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Year : 2018  |  Volume : 12  |  Issue : 3  |  Page : 136-141

Paediatric presentation of ear cleaning in a West African country

1 Department of Ear, Nose and Throat, Ekiti State University Teaching Hospital, Ado Ekiti, Nigeria
2 Department of Ear, Nose and Throat, Federal Teaching Hospital, Ido Ekiti, Nigeria
3 Department of Ear, Nose and Throat, Lagos University Teaching Hospital, Lagos, Nigeria

Correspondence Address:
Toye Gabriel Olajide
Department of Ear, Nose and Throat, Federal Teaching Hospital Ido Ekiti and College of Medicine and Health Sciences, Afe Babalola University, Ado Ekiti, Ekiti State
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Source of Support: None, Conflict of Interest: None

DOI: 10.4103/phmj.phmj_6_18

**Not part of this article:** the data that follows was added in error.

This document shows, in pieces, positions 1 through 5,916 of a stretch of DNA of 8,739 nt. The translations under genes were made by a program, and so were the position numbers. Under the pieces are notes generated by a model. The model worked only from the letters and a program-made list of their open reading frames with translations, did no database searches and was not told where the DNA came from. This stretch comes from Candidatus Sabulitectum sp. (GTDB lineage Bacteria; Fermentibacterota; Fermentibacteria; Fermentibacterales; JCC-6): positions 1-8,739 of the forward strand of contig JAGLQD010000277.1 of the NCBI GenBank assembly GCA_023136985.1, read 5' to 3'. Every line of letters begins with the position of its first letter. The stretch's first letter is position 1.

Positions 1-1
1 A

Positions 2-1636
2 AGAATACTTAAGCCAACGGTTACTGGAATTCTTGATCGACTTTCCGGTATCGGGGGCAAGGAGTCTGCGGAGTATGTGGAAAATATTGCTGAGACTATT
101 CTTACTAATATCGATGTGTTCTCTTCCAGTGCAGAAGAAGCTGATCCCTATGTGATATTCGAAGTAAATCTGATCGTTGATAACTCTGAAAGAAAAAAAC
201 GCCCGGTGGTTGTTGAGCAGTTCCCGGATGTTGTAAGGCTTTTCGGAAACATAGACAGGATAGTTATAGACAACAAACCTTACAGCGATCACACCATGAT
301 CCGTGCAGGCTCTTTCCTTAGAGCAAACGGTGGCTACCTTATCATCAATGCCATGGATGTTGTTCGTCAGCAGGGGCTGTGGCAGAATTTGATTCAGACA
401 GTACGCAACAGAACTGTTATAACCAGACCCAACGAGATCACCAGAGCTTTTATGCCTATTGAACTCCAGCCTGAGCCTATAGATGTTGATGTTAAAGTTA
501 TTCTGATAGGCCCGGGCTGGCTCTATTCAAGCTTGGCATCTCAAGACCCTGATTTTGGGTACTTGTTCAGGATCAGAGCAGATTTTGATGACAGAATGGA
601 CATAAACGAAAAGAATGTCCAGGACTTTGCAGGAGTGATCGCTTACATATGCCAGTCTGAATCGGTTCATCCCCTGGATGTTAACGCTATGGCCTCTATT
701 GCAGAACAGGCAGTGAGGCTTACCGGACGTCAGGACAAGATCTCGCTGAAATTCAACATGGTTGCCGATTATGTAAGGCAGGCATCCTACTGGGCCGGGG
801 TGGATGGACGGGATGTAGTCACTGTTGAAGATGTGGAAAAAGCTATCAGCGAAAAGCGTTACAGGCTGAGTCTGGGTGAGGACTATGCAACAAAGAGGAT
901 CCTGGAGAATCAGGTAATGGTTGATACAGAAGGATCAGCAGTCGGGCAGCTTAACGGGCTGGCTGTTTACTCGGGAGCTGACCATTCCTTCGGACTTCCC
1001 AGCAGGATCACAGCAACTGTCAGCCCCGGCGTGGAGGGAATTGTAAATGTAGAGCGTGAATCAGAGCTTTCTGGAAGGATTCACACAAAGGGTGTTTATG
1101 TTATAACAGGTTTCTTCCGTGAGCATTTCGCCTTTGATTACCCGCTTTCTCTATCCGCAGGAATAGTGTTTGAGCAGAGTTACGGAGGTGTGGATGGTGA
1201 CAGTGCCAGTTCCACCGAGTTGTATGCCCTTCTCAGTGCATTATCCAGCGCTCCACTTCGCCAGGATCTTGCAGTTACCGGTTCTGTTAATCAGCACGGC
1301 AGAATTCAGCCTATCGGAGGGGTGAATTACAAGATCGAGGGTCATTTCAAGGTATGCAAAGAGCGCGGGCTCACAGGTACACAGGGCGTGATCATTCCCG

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Background: Ear cleaning is very common medico-social habit among children worldwide. This study aimed at determining the prevalence, socio-demographic features, clinical presentation, associated complications and management of paediatric ear cleaning in a tertiary hospital in a West African country. Methods: This was a prospective cross-sectional hospital-based study which was carried out in Ear, Nose and Throat department of Ekiti State University Teaching Hospital, Ado Ekiti, Nigeria, over a period of 6 months, between July and December 2017. Consent was obtained from the patients/parents/guardian. The instrument of data collection was a pretested interviewer-assisted questionnaire. Data obtained was collated and analysed using SPSS version 16.0. Results: Prevalence of ear cleaning in paediatric age group was 91.1%. Males were more affected and accounted for 53.4%. The most common reason for ear cleaning was due to personal hygiene. Ear cleaning was done in 57.1% of the children by their mother. Bilateral ear cleaning was noted in 45.3% of patients, 31.6% in the right ear and 23.1% in the left ear. Majority (65.5%) of patients believed that ear cleaning were beneficial. The commonly used object in ear cleaning were cotton bud, finger, sticks and writing material in 35.2%, 18.6%, 13.8% and 13.4%, respectively. Common clinical features among the patients were dirty/earwax, otalgia and itching in 33.6%, 30.8% and 25.9%, respectively. Short time (acute) ear cleaning in 57.9% was more common than long time (chronic) ear cleaning in 42.1%. The frequency of ear cleaning was done on a daily basis in 55.9% of patients, in 21.5% of patients weekly. In 12.6% of patients monthly while 10.1% of patients used to clean their ears occasionally. Major clinical diagnoses of ear cleaning in children were 26.3% personal hygiene, 19.4% allergy and 17.8% earwax. Common complications were external auditory canal injury in 32.4%, impacted foreign body in 21.5% and traumatic perforated tympanic membrane in 6.5%. About 42.9% of our patient obtained information about cleaning of ear from family, 29.6 % from neighbourhood while 27. 5% did not obtained information from anywhere. Treatment included conservative/medical treatment in 60.7%, foreign body removal in 21.5% and impacted earwax removal in 17.8%. Conclusions: Ear cleaning is a common otological habit among children. Personal hygiene was the most common reason for ear cleaning and with cotton bud been being the most common object used. The habit is associated with avoidable complications. Health education and treatment of underlying causes is paramount to reduce this habit.

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